The starting point for any kind of change in your home should be the layout and the way the space functions. Spend time looking at how you use and move around your home. Try to establish what is and isn’t working to get a clear picture of what you need to alter. If the space doesn’t work well and you’re finding it difficult to move around or be comfortable, the interior decoration isn’t going to make much of an improvement. Rather, you may need to knock down a wall between a kitchen and a dining room, for example, or steal space from a bedroom to create an en suite.
A well-designed home is one that makes things easy for you, so it pays to make room for those everyday tasks like laundry. Not all of us have space for a separate utility area, but clever design may enable you to maximize the space you do have.
Here, the washer and dryer are stacked and concealed behind a bifold door, making them easy to access when required.
Do you have an area you don’t know what to do with? Challenging spaces are often left bare, and bare spaces tend to attract clutter. If an unused corner in your home has become messy, it may take away from the enjoyment of the room.
Think about how you can transform the space, as there are clever ways of putting these awkward areas to good use. In this home, a nook by a door became a gorgeous window seat that’s both functional and cozy.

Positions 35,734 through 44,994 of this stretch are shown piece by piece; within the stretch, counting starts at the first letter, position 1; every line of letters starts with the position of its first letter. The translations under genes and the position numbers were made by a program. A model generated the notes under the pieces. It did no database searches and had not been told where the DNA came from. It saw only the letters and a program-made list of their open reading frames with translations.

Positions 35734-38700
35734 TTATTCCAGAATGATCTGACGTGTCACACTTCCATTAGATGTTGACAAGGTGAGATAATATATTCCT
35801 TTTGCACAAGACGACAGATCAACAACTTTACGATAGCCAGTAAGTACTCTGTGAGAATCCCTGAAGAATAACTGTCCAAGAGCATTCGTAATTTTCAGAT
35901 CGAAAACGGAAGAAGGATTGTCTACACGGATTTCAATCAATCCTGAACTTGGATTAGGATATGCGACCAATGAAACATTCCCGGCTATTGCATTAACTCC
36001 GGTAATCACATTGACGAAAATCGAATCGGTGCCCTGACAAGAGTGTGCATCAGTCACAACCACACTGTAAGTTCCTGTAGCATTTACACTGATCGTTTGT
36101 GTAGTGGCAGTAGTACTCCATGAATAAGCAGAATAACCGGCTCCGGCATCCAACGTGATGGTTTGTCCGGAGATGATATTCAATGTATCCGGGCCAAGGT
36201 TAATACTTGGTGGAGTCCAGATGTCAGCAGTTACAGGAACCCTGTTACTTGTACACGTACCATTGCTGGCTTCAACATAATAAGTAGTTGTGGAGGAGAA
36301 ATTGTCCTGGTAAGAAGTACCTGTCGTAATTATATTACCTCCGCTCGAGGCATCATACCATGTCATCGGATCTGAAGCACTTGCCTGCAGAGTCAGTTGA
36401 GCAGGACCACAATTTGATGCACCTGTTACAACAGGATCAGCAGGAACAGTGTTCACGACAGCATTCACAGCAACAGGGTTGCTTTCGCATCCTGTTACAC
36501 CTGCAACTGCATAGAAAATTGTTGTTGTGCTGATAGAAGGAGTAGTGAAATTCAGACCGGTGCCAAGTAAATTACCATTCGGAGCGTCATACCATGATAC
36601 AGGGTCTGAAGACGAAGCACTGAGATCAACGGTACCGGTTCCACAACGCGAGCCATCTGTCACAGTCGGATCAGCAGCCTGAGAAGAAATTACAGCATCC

Make sure that your design addresses more than just your immediate needs. It’s very easy to focus your attention on how you want to live right now, especially if you have young children. However, your needs will change over time, so it’s vital that you build in some flexibility.
For instance, the opportunity to create a separate living space in an open-plan home may be a good idea for when the children get older, since family members may eventually desire a calm room away from the hustle and bustle of the rest of the home.
“A place for everything and everything in its place” really is the mantra for a well-functioning home. When it comes to choosing the right kind of storage, you should let what you need to store dictate the kind of storage that you select.
Designated storage is far more efficient and useful than general storage. By having a specific place for each item, you’ll avoid the possibility of everything being thrown in haphazardly.
6. Plan The Lighting